HC Deb 21 July 1915 vol 73 cc1609-15

Order for Second Reading read.

Motion made, and Question proposed, "That the Bill be now read a second time."


I should be very glad if we can get this Bill before the House rises for the Adjournment As to three of its Clauses, namely, Clauses 1, 2, and 3, they are necessary as the result of war experience. As to the fourth Clause, we take occasion to introduce a change that might probably have been introduced before with advantage to the extremely few cases which the Clause will affect. As to Clauses 5 and 6, they are formal. Clause 1 proposes to amend Section 56, Sub-section (3), paragraph (a) of the Naval Discipline Act. That Section sets forth the authorities having power to try offenders summarily, with a maximum penalty of three months' imprisonment. I may here intervene the remark that a court-martial can only be ordered by the officer specially authorised for the purpose by the Board of Admiralty. Section 56, Sub-section (3), paragraph (a) of the Naval Discipline Act provides that the power conferred by the Section on the officer commanding a ship may, as respects persons on board a tender to the ship, be exercised, when the tender is absent from the ship, by the officer in command of the tender.

The employment under existing conditions of a large number of small vessels under the command of warrant officers of the Royal Naval Reserve has made the working of this particular Sub-section difficult. Though these smaller vessels are usually acting in company under the orders of a commissioned officer of the Royal Navy or of the Royal Naval Reserve, that officer cannot be empowered to administer punishment on the vessels under his orders. He can only administer punishment on the vessel actually in his command. That is true of each of them. Each boat's officer in command is invested with the authority. Warrant officers of the Royal Naval Reserve who, in these cases, are the officers in command, are men who have not been brought up in the Navy, and they themselves are unaccustomed to discipline, and they have naturally as a rule no trained and experienced knowledge as to the way in which the power that is conferred on them may be exercised. Therefore it is considered necessary that in cases of this sort the punishments on board these boats should be imposed by the commissioned officer in charge of the various groups of boats, and it is considered that this course would be better in the interests of the Service generally, as well as of the men serving on board the vessels.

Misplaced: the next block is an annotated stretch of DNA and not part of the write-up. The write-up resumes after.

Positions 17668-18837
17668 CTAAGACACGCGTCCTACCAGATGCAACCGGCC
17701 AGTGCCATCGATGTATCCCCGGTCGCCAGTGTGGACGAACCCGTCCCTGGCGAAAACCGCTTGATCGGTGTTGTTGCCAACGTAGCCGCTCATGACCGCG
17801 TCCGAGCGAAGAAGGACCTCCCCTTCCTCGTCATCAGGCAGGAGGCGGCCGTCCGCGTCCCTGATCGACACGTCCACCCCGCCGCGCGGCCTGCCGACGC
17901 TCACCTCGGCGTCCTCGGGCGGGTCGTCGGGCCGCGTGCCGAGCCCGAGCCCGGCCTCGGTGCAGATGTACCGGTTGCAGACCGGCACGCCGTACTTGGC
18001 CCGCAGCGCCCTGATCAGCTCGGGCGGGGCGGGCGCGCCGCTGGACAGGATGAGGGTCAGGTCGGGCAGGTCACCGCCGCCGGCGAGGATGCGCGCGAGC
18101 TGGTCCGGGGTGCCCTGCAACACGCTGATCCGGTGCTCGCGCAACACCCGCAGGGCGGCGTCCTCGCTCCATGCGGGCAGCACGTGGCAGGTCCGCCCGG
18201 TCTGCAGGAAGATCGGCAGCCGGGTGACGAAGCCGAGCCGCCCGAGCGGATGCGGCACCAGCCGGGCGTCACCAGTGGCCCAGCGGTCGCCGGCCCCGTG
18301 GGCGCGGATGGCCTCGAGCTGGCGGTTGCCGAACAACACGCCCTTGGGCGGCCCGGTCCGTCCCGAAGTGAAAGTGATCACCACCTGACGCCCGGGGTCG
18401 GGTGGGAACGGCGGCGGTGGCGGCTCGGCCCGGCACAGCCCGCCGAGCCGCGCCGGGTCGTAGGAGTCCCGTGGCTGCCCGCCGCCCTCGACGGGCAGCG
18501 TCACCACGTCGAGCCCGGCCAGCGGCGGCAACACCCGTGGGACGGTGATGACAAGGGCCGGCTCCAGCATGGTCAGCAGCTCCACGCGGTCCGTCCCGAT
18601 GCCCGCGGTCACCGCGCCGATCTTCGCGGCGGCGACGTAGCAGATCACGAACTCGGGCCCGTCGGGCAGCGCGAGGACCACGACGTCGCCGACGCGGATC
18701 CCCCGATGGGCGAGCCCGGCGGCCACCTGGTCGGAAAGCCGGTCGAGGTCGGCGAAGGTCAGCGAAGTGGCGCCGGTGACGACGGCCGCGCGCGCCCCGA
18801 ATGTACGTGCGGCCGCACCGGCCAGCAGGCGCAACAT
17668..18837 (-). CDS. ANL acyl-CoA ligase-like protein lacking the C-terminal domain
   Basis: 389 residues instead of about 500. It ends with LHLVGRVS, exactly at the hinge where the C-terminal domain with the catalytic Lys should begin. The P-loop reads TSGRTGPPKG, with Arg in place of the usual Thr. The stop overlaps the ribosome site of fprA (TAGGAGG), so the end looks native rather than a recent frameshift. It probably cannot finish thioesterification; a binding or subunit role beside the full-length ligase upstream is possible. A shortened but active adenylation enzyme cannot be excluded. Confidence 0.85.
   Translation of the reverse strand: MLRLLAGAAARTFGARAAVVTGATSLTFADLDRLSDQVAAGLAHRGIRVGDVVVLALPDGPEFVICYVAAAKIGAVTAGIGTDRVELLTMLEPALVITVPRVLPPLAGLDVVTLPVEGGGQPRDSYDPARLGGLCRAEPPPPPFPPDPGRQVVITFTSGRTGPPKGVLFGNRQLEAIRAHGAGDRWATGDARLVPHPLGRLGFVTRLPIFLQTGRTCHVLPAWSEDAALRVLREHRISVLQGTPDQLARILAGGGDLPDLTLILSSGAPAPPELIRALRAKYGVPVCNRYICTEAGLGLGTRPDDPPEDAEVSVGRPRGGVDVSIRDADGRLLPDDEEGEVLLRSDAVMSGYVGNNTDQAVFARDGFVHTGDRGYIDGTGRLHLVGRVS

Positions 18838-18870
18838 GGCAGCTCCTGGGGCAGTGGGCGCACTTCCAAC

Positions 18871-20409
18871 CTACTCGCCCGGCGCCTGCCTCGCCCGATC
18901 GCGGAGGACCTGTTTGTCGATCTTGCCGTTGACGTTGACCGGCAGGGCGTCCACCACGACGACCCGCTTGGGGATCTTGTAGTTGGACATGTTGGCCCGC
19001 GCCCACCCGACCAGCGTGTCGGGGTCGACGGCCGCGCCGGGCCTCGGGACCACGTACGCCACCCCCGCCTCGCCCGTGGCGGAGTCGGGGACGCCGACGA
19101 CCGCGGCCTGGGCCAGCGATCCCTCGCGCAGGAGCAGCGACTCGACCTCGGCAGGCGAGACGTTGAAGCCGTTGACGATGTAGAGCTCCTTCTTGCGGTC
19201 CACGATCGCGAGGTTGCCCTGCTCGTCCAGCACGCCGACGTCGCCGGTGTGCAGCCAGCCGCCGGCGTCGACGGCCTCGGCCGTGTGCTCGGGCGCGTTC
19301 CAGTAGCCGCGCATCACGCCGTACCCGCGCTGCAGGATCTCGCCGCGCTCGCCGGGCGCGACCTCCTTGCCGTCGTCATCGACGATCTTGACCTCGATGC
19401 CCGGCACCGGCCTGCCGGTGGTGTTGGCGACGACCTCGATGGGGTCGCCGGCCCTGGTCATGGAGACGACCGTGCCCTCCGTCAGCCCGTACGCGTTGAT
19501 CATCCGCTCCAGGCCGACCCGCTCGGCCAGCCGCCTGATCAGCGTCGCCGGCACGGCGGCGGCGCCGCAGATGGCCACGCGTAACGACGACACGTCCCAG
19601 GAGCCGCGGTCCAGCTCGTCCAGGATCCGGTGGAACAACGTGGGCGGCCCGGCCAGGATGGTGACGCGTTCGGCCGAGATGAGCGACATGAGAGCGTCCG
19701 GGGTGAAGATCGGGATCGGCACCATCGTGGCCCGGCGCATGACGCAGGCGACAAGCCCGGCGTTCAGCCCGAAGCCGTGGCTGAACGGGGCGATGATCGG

Sub-clause 2 of Clause 1 is merely drafting. Clause 2 proposes a useful alteration in the original scheme of trial and punishment for offences committed by officers. It is only applicable in time of war. Under the Naval Discipline Act an officer can only be tried and punished by court-martial, except in the case of subordinate officers, upon whom certain punishments may be imposed under Section 57. In time of war it is always inconvenient and often very difficult to assemble courts-martial, and therefore it is proposed that in time of war officers alleged to have committed minor disciplinary offences under the Naval Discipline Act, shall be triable by a Court consisting of not less than three and not more than five officers, of whom one must not be below the rank of commander. I should say that the most severe punishment which it is proposed that such a Court should award is dismissal from His Majesty's Service, and the main necessity of the disciplinary provision arises in connection with the trawlers and drifters whose skippers are warrant officers of the Royal Navy Reserve. The skippers of these boats have done very fine and brave service, but among the very large number of men employed there are some whose behaviour and conduct are not always satisfactory. Now merely to dismiss them from their employment is not sufficient. The Admiralty of course have full power to discharge from the Naval Service any of the skippers for drunkenness or other misconduct, but that does not enable the Board of Trade to take any action in regard to the man's certificate, as it is contended that the conviction must be before a Statutory tribunal. The setting up of this tribunal will remedy that. Then the power conferred by this Amendment may be useful also in the case of others than warrant officers. That is to say, subordinate officers, junior commissioned officers, and officers temporarily employed. The punishments which may be inflicted under it will be quite severe enough for the class of offence to be dealt with, and the establishment of the Court will secure in all these cases that the offender shall have a fair opportunity of defending himself against any charge which may be brought against him. So much for Clause 2.